I walked into work this morning while listening to the lectures on a set of bluetooth headphones. I sat under a tree outside my office and read over the first chapter of conceptualizing e-learning. The technology of my mobile phone allowed me the opportunity to select the environment that I was going to engage with the material in.
In many regards this has been a godsend for me and people like me who have difficulty sitting still for long periods of time. I think better when I am walking and tend to be in a much more productive frame of mind when I have exercised.
While at first glance these two points may appear trivial or mundane they actually underline one of the key ways in which ubiquitous learning can help at risk students. To put it simply when a person feels they have control or a sense of agency over what they are doing they are more likely to engage more actively with the subject.
The mobile phone in your pocket has more computing power than what was used for the entire Apollo space program. With mobile technology now following along with Moores law on computing power and the invention of the lithium ion battery and low power consumption displays it is possible to be online almost anywhere in the world. What in 1991 required a bicycle mounting now comfortably fits into a pocket. (http://fusion.net/story/50476/this-insane-mac-powered-bicycle-from-1991-will-make-you-jealous-as-hell/)
There are certainly advantages to this technology that education has yet to take advantage of. The ability to engage with information anywhere at anytime is within the grasp of most users. I myself listen to my video lecturers when I am walking into work and have been known to browse a blog or forum while out shopping. This has great potential for education as it allows the learner more autonomy over when and where they engage with the material available to them. Having some control over over when and where a task can be completed has been shown to have an empowering effect. Leading to people becoming more engaged with the material. This freedom of choice and control that a student has is one of the best arguments for ubiquitous learning.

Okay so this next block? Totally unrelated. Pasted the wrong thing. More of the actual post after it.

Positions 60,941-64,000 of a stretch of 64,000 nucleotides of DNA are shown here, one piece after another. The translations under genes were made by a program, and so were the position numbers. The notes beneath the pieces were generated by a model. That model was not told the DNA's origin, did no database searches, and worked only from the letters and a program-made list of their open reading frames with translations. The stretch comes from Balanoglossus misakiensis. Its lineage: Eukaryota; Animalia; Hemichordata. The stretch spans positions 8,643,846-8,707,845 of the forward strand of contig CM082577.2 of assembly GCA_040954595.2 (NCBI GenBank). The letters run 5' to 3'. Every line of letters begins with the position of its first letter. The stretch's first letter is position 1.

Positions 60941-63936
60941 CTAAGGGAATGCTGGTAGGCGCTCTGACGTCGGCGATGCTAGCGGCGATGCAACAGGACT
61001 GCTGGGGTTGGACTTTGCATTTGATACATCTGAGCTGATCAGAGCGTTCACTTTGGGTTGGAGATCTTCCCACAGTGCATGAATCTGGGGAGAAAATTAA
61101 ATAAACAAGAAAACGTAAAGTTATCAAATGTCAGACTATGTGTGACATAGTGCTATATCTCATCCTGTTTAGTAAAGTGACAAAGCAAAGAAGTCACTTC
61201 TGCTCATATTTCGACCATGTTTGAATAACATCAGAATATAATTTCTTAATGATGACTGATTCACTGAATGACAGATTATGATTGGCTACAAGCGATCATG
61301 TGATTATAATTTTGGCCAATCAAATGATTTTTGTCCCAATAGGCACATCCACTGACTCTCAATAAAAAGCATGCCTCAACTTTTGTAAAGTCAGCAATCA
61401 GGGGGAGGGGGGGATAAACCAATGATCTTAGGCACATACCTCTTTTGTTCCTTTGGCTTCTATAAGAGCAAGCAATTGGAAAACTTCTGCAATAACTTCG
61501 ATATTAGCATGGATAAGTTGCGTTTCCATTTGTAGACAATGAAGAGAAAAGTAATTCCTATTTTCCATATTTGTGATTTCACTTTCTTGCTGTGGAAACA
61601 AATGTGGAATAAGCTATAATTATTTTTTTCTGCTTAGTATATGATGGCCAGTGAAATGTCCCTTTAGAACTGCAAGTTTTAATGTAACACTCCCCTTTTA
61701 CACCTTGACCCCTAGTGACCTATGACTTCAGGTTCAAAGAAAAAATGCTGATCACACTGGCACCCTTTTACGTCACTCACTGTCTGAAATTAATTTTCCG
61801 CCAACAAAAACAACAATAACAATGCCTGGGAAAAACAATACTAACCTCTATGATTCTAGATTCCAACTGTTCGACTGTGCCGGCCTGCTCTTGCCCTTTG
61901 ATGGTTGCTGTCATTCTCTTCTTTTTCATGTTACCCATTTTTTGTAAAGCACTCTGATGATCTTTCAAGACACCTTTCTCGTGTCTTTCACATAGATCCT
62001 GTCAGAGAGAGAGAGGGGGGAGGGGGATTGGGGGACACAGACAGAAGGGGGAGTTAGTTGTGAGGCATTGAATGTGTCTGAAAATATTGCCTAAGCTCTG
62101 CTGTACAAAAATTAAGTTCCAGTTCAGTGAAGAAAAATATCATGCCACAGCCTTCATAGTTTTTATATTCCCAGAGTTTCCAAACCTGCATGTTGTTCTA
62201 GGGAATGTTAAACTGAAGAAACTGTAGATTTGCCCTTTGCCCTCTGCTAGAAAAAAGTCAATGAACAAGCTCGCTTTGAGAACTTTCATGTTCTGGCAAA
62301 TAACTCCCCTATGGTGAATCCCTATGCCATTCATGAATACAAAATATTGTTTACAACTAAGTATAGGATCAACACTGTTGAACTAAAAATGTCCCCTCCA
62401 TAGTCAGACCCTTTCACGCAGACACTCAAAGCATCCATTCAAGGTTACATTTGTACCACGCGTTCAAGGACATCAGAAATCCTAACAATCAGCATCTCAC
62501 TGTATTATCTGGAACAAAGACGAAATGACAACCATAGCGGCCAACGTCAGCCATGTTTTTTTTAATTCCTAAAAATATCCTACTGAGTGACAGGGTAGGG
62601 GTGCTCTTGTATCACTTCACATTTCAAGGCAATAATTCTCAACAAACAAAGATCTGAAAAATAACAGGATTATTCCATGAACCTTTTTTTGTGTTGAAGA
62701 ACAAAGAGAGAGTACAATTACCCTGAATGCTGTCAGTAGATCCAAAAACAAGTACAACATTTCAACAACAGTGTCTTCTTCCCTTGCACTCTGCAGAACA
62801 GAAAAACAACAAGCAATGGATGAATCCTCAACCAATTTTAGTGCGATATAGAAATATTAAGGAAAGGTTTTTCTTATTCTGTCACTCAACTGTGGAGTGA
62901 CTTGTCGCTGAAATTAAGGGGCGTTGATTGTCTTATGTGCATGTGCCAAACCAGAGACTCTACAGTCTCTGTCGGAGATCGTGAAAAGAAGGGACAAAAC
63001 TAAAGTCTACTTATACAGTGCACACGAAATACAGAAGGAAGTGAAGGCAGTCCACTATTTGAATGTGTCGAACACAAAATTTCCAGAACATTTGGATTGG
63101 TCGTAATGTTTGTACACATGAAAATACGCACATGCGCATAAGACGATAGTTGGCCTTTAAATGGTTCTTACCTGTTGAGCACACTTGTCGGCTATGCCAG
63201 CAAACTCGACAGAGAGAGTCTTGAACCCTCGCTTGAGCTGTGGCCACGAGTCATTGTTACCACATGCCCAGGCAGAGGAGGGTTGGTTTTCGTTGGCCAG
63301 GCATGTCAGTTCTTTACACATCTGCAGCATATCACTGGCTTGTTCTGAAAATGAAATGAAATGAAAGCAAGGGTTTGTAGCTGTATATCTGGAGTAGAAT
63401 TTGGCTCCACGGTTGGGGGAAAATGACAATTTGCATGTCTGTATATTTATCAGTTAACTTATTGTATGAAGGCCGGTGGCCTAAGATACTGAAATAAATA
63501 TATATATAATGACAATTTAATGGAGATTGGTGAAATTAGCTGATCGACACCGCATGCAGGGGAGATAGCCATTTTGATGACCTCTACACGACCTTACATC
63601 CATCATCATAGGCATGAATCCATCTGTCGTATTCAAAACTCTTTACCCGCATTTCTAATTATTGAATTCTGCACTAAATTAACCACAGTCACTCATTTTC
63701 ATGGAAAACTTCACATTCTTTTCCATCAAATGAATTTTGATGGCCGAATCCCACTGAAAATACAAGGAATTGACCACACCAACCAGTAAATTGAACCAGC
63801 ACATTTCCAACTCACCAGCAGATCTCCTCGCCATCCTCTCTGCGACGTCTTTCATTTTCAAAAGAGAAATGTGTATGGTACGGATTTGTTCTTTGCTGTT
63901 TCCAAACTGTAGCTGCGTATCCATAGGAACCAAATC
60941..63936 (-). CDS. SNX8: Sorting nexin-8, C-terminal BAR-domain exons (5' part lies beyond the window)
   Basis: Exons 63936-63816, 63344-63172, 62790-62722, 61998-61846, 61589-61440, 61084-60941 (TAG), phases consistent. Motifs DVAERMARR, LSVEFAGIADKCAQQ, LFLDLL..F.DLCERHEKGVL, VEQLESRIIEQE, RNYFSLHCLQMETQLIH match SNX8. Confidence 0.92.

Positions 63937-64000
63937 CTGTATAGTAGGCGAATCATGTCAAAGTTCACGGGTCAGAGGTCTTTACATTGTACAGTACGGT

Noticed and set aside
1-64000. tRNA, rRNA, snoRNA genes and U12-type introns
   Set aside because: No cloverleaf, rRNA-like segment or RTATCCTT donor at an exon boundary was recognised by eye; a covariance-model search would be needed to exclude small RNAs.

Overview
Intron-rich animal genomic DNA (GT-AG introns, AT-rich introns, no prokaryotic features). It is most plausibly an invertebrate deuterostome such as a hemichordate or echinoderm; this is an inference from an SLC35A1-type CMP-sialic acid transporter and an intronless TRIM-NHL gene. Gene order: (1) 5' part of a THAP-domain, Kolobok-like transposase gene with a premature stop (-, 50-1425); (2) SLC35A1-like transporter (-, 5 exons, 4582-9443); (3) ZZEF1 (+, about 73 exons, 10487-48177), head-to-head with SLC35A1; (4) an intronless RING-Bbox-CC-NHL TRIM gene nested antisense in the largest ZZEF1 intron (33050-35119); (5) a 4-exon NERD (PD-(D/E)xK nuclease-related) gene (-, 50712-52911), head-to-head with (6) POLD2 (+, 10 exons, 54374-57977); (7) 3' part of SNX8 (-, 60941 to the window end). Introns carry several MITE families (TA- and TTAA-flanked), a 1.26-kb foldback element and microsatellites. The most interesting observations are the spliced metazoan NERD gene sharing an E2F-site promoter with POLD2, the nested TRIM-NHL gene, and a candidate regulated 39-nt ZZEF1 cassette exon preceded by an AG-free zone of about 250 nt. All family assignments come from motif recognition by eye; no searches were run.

There is a down side to Ubiquitous learning however, probably best exemplified by the French right to disconnect law (http://fortune.com/2017/01/01/french-right-to-disconnect-law/). If learning can happen at any time and anywhere what is to stop it from becoming more pervasive and thus interfering with other aspects of a students life.
Learning outside of the classroom is not a new concept it has been around from the very first in the form of homework. Sadly it takes what makes ubiquitous learning so promising (the ability to chose when and where to engage) and kills it by making it a requirement.
You can also be sure that ” Whenever reformers attempt to improve the academic outcomes of American schooling, more homework seems a first step. The justification for this probably has more to do with Philosophy and with the ease of implementation than with new research findings”
(Strother in Vattrtott “re thinking homework” 2009)
The criteria to judge any new pedagogy should be is it as good as, or even better than, the best traditional classroom learning. The risk with ubiquitous teaching is that it will simply become a new method for assigning the same style of homework tasks that traditional learning is so fond of with the added joy that “you won’t be able to say that you’ve lost your work anymore, because it’s in this cloud environment”.